2. Mefloquine Dispatches: My Daughter, 2016
by Shane Granger
Today, I’ve made a real effort. The boys are excited to see me. We might even go out somewhere later.
My daughter has her hands wrapped tightly around 11Ms leg. She stares at me with the child’s wariness of the stranger in her eyes. She is somewhere between two or three years of age at this stage and I might have held her a few times. I’ve been living in pubs or house-sitting or living rough for the past two years. She doesn’t know me.
Why should she really? When she was born I didn’t visit. When N* was ready to leave the hospital I organised the boys and drove down to Nambour hospital to pick her up. As N* packed up the last of the hospital swag she asked if I wanted to take her down to the car. I readily agreed. Carrying babies is easy. Tightly fit them to the curve of your body and start walking. For all intents and purposes it might have been a bag of shopping really. I get to the car and walk back and forth holding her until N* arrives. She puts my daughter in her brand new baby seat and gets the strapping sorted. After four children we both know that I can get highly stressed around baby seats in cars.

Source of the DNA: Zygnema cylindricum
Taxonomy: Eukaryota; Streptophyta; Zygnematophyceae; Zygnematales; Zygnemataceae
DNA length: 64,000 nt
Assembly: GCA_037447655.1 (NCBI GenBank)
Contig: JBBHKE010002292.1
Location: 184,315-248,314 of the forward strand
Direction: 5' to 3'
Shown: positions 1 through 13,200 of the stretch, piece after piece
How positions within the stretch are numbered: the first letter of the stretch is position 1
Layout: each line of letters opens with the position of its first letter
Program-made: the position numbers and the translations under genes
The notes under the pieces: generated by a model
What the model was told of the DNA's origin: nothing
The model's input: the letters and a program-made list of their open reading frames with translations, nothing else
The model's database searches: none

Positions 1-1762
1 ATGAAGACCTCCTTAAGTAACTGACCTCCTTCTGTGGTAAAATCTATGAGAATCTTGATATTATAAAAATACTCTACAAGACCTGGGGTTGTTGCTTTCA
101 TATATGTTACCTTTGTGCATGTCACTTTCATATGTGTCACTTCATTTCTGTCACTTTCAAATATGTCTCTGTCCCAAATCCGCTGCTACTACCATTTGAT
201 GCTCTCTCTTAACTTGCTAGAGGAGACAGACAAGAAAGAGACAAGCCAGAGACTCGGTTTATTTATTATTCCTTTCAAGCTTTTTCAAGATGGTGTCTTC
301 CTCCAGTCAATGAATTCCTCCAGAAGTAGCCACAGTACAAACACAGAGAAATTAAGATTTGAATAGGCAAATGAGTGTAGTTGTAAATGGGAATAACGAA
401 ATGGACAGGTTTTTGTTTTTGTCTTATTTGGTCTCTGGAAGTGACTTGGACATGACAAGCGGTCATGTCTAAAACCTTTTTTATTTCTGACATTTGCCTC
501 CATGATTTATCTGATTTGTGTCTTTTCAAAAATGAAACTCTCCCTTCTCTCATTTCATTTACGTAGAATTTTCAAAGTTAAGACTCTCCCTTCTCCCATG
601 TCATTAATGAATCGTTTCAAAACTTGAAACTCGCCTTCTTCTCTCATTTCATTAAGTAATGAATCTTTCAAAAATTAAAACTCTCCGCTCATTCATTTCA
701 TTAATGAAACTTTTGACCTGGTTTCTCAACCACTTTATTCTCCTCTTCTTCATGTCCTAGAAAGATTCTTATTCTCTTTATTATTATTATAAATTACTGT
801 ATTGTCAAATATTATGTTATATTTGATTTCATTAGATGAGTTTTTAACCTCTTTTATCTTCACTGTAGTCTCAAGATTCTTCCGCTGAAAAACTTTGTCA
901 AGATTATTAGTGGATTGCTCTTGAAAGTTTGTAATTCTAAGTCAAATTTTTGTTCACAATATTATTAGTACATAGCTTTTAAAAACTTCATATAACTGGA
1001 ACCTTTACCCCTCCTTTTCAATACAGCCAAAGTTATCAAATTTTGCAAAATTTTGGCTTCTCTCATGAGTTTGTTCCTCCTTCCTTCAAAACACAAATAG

Two and a half years later I’m staring at this child thinking I really do have a daughter. N* and I have been working on me having the boys every two weeks. It’s been working out ok and she thinks I might be ready to take my daughter on. The raw anger of separation has faded away and it’s now about the kids.
“How about I pick you up and hold you”? I ask. I hold out my arms to her.
She tenses up. She holds on to 11M tighter. “T*…”, she wails still in her baby voice. She doesn’t want to be held by a stranger. She has her brother. Her brother has kept her safe and warm for years now, consoled her when she cried and got her treats when she was hungry.
“Don’t worry Dad” 11M says. His voice has always been older/wiser than his years. “She just thinks I am her Dad, she’ll get used to you eventually”…